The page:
Due to rapid advancement in peptide and peptidomimetic techniques, pharmaceutical companies are focusing towards peptides-based therapeutics [1]. A large number of peptides like insulin [2], cyclosporine [3], corticotropin [4] are used for treating various diseases like diabetes and immunoregulatory disorders [57]. Owing to their immense therapeutic importance, peptides have been curated from literature and stored in form of databases such as Hemolytik [8], PhytAMP [9], APD2 [10], DAMPD [11], CAMP [12], YADAMP [13], CPPsite [14], TumorHoPe [15], Quorumpeps [16], Brainpeps [17], MilkAMP [18], DADP [19], LAMP [20] and AVPdb [21] to name a few. Also, a number of computation tools such as CellPPD [22], TumorHPD [23], AntiCP [24], AVPpred [25] and ToxinPred [26] have been developed to predict and design cell penetrating, tumor homing, anticancer, antiviral and toxic peptides, respectively. Presently, most of the therapeutic peptides are used in the form of injection via subcutaneous, intravenous/intramuscular route. In addition, alternate routes such as pulmonary [27], oral [28, 29], intranasal [30], buccal [31], transdermal [32], ocular [33] and rectal [34] have been tested. Among all routes of drug delivery, oral is the most preferred route because oral formulations are less expensive and less prone to infection caused by inappropriate use/reuse of needles. Additionally, orally available peptides are highly accepted by patients, which increases the therapeutic value of the drug. However, designing and formulating an oral peptide has been considered as a challenging job. This is because of their undesirable physicochemical properties like large molecular size, high susceptibility to enzymatic degradation (proteases), hepatic and renal clearance, etc.

Amongst the above factors, peptide stability is one of the most difficult tasks to maintain. Their high susceptibility to proteases in the gut and serum (especially for cationic peptides) and fast degradation rate due to their arginine and lysine content makes them low orally bioavailable [5, 35, 36]. A major concern associated with the use of peptide therapeutics is improving their stability by protection against degrading proteases [37]. Although, a number of experimental techniques like peptide modification are available in order to improve peptide stability with high accuracy [5, 38], yet these experimental procedures are costly and time consuming. In view of its importance, there is a need to develop an in silico method for predicting 1) half-life of peptides as well as 2) prediction of mutations required in a peptide, in order to increase its intestinal half-life. In past, computational methods for predicting half-life of proteins/peptides in blood and kidney cells/cell lines have been developed. For example, ProtParam is a tool that helps to estimate half-life of a protein stored in Swiss-Prot/TrEMBL or a user entered protein. The estimation of half-life is done for three experimental models namely: yeast in vivo, mammalian reticulocytes (immature red blood cells) in vitro and Escherichia coli in vivo[39]. Stability Prediction tool predicts the stability of HIV-derived peptides in cytosolic extracts from human peripheral blood mononuclear cells [40]. SProtP is a web server to recognize the short-lived proteins (half-life < 30 minutes) in 293 T cells (a variant of human embryonic kidney cell line) [41, 42]. The N-end rule [43, 44] based ‘ProtLifePred server’ [] takes into account the ubiquitination (a process that involves post-translational modification of proteins) process of proteins [4547] and predicts their stability in S. cerevisiae, E. coli and mammalian cells. Best of author’s knowledge there is no computational method developed for designing/predicting stability/half-life of peptides in intestine-like environment.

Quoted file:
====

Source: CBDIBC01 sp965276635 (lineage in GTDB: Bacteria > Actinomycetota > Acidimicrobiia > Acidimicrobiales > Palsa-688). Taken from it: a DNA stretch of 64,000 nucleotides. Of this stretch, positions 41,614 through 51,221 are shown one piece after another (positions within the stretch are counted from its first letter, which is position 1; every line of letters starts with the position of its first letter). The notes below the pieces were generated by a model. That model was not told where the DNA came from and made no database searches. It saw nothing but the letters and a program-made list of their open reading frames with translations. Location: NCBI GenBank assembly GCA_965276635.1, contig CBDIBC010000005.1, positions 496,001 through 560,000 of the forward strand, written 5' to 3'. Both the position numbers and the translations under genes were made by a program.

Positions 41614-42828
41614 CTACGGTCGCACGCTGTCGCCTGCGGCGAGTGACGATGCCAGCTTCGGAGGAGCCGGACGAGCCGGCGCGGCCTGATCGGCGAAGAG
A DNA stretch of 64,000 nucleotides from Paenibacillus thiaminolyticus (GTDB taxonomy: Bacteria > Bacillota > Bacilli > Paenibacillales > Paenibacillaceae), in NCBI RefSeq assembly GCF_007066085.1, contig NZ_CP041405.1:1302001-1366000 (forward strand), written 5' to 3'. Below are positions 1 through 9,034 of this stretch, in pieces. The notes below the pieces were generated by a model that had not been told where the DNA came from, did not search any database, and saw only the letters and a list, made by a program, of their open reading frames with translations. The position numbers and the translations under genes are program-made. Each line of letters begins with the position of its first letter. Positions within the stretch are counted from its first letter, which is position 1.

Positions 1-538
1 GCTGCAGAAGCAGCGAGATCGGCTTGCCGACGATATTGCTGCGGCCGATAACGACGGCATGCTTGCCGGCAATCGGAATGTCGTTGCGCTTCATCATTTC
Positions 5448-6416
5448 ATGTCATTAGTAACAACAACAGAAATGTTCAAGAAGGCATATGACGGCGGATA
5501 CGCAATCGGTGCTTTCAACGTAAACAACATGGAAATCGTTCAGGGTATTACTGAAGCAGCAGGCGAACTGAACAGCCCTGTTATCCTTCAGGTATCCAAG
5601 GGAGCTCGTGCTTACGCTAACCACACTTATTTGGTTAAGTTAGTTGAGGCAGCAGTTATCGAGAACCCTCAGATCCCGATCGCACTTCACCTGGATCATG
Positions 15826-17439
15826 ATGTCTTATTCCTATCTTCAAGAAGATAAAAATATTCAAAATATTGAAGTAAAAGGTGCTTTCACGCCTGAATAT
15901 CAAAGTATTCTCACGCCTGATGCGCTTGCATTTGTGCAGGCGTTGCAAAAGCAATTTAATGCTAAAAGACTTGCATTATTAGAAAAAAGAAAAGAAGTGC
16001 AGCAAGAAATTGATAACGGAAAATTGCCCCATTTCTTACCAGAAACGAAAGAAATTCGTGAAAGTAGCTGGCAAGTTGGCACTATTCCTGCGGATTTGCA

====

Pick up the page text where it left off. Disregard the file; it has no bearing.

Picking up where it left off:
In order to facilitate researchers working in the field of therapeutic peptides, we have developed in silico models for predicting half-life of peptides. These models were developed using a set of peptides whose half-lives have been experimentally determined in crude intestinal proteases preparation [37]. Server developed in this study can be used to identify minimum mutations in a peptide required to optimize their half-life.


Analysis of half-life data

We computed and analyzed physicochemical properties of peptides in both HL10 and HL16 datasets to understand relation between property of amino acids and their half-life. Based on the half-life value, peptides were classified into two categories peptides having long half-life (highly stable) and peptides having short half-life (poorly stable or unstable). Each category have top 20 peptides, it means 20 peptides having longest half-life were classified as stable and 20 peptides having shortest half-life were classified as unstable. We observed that negatively charged, neutral and tiny types of residues are more prominent in highly stable peptides (Figure 1A and B). We have also computed amino acid composition of peptides in highly and lowest/poorly stable peptide datasets. As shown in Figure 1 (C and D), residues Ala, Asp, Glu, Gly, Gln, Ser and Thr are abundant in peptide dataset with longer half-life. As evident from Additional file 1: Table S3, residues D (Asp), F (Phe), G (Gly), L (Leu), Q (Gln), R (Arg) and Y (Tyr) show significant differences (p < 0.05) in amino acid composition in 10mer dataset. Similarly, residues D (Asp), F (Phe), G (Gly), K (Lys), M (Met), N (Asn), R (Arg) and Y (Tyr) shows statistically significant differences (p < 0.05) in amino acid composition for 16mer dataset (Additional file 1: Table S4).